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  Symmetrization of a Square Matrix

Homo-correlated 2D spectra are, in theory, symmetric around the diagonal. This property is exploited to clean the spectrum from noise and artifacts. The operation involved is called symmetrization. It compares couple of points symmetrically placed around the two sides of the diagonal. The higher absolute value is discarded and substituted with (a duplicate of) the lower. The imaginary part has no use after such an operation. It is, therefore, discarded.

iNMR requires the matrix to be square. If it is not, reload the time-domain data and reprocess. This time choose equal FT sizes along f1 and f2.

Symmetrization is much more useful and usable than it is commonly believed. A cosy surely benefits from it, for example, in at least a 99% of cases. If you want to measure integrals, however, consider that integrals of symmetrized spectrum have dubious significance.


Some j-resolved spectra require this correction in frequency along f2. After the tilting all the components of a multiplet are perfectly aligned along f1; they also have an oblique shape which can be corrected by symmetrization. This command is disabled after execution and also when the matrix is square.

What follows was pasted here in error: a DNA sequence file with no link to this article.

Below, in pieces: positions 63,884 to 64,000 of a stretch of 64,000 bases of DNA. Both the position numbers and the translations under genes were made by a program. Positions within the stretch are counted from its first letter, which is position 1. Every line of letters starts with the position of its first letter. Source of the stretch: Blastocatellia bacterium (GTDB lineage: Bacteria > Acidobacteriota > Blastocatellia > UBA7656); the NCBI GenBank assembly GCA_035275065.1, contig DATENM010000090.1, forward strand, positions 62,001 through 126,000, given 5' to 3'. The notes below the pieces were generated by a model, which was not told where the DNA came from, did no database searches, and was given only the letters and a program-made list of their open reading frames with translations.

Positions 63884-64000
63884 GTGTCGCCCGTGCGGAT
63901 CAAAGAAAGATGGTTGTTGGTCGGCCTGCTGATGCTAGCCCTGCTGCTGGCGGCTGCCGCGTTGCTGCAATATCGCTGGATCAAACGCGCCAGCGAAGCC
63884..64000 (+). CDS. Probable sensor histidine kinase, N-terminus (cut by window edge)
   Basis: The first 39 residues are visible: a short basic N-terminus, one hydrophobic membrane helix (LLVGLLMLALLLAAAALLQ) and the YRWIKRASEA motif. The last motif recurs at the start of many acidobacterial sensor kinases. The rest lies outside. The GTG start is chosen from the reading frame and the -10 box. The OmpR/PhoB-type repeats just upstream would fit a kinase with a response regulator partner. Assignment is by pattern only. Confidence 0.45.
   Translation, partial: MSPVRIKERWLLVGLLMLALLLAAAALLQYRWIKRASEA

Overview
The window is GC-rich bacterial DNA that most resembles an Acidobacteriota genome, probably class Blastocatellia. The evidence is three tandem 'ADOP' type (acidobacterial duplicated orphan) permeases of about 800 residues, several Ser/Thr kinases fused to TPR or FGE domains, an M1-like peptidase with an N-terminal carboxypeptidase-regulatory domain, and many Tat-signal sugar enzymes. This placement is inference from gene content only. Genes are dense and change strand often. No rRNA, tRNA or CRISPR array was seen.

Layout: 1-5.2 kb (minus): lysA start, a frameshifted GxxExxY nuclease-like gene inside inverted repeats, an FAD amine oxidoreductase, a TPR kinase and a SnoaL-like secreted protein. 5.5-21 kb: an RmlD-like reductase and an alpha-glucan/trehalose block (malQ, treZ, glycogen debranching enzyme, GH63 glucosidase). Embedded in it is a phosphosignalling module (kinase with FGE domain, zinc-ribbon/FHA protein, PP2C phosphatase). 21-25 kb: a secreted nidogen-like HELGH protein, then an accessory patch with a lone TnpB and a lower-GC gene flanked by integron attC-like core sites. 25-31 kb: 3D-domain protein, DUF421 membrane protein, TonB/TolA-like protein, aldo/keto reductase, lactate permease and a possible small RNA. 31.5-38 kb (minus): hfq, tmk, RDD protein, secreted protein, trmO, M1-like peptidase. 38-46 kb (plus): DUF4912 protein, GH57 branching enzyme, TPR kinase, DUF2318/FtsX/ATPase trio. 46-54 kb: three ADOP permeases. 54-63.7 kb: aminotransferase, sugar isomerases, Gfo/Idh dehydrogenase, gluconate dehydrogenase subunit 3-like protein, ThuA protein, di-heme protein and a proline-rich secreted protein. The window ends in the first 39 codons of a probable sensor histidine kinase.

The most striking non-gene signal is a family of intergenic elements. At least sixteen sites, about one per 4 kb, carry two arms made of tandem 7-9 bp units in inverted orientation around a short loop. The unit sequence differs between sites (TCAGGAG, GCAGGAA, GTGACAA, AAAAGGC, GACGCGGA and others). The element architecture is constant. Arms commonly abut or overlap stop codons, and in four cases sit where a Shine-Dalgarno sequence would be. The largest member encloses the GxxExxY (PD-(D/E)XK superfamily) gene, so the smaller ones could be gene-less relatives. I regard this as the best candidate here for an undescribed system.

Making J-resolved spectra symmetric

This is straightforward. The spectrum is made symmetric around the central f1 frequency. This command is disabled when the matrix is square.

removing the t-1 noise

A simple algorithm that can be applied AFTER the correction of the base-plane. Simply select the command “Process/Remove t1 noise”. iNMR first determines the region of pure noise, then measure the level of noise for each row, finally reduces it where it is higher. After this treatment, the level of noise will be constant along all the rows. Only the row that starts with the lowest level of noise is not affected. You can perform symmetrization after the noise-removal, if you like and if the matrix is square.

See also

Magnitude Representation


Forget What the Books Say